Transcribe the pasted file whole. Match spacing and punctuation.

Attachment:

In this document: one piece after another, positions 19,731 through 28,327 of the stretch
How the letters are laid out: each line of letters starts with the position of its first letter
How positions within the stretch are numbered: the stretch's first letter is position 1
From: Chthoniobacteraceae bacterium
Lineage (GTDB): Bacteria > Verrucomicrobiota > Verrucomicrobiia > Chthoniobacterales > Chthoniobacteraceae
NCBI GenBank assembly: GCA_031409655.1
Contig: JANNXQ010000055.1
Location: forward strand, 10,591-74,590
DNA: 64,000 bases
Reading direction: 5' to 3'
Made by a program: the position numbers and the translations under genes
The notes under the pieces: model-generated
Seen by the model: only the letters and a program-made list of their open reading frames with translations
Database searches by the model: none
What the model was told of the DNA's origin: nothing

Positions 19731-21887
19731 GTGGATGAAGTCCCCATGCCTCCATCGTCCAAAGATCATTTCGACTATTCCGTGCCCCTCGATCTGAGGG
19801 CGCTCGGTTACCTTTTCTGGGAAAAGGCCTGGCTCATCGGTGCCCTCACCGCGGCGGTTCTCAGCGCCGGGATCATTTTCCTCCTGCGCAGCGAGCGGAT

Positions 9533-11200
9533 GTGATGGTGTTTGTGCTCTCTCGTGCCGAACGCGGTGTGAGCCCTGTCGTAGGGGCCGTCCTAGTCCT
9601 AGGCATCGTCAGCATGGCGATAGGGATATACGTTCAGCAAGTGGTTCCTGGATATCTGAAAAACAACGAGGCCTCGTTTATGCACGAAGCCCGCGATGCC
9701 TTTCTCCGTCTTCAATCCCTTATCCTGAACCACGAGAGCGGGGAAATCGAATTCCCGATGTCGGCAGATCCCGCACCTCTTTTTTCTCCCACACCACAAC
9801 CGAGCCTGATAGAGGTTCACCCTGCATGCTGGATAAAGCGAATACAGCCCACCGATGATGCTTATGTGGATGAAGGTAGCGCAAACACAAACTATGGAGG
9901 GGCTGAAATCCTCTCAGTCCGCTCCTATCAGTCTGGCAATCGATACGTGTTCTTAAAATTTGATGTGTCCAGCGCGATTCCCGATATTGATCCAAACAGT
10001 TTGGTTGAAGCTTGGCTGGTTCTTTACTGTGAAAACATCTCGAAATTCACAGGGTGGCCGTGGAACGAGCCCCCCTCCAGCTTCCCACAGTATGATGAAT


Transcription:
In this document: one piece after another, positions 19,731 through 28,327 of the stretch
How the letters are laid out: each line of letters starts with the position of its first letter
How positions within the stretch are numbered: the stretch's first letter is position 1
From: Chthoniobacteraceae bacterium
Lineage (GTDB): Bacteria > Verrucomicrobiota > Verrucomicrobiia > Chthoniobacterales > Chthoniobacteraceae
NCBI GenBank assembly: GCA_031409655.1
Contig: JANNXQ010000055.1
Location: forward strand, 10,591-74,590
DNA: 64,000 bases
Reading direction: 5' to 3'
Made by a program: the position numbers and the translations under genes
The notes under the pieces: model-generated
Seen by the model: only the letters and a program-made list of their open reading frames with translations
Database searches by the model: none
What the model was told of the DNA's origin: nothing

Positions 19731-21887
19731 GTGGATGAAGTCCCCATGCCTCCATCGTCCAAAGATCATTTCGACTATTCCGTGCCCCTCGATCTGAGGG
19801 CGCTCGGTTACCTTTTCTGGGAAAAGGCCTGGCTCATCGGTGCCCTCACCGCGGCGGTTCTCAGCGCCGGGATCATTTTCCTCCTGCGCAGCGAGCGGAT

Positions 9533-11200
9533 GTGATGGTGTTTGTGCTCTCTCGTGCCGAACGCGGTGTGAGCCCTGTCGTAGGGGCCGTCCTAGTCCT
9601 AGGCATCGTCAGCATGGCGATAGGGATATACGTTCAGCAAGTGGTTCCTGGATATCTGAAAAACAACGAGGCCTCGTTTATGCACGAAGCCCGCGATGCC
9701 TTTCTCCGTCTTCAATCCCTTATCCTGAACCACGAGAGCGGGGAAATCGAATTCCCGATGTCGGCAGATCCCGCACCTCTTTTTTCTCCCACACCACAAC
9801 CGAGCCTGATAGAGGTTCACCCTGCATGCTGGATAAAGCGAATACAGCCCACCGATGATGCTTATGTGGATGAAGGTAGCGCAAACACAAACTATGGAGG
9901 GGCTGAAATCCTCTCAGTCCGCTCCTATCAGTCTGGCAATCGATACGTGTTCTTAAAATTTGATGTGTCCAGCGCGATTCCCGATATTGATCCAAACAGT
10001 TTGGTTGAAGCTTGGCTGGTTCTTTACTGTGAAAACATCTCGAAATTCACAGGGTGGCCGTGGAACGAGCCCCCCTCCAGCTTCCCACAGTATGATGAAT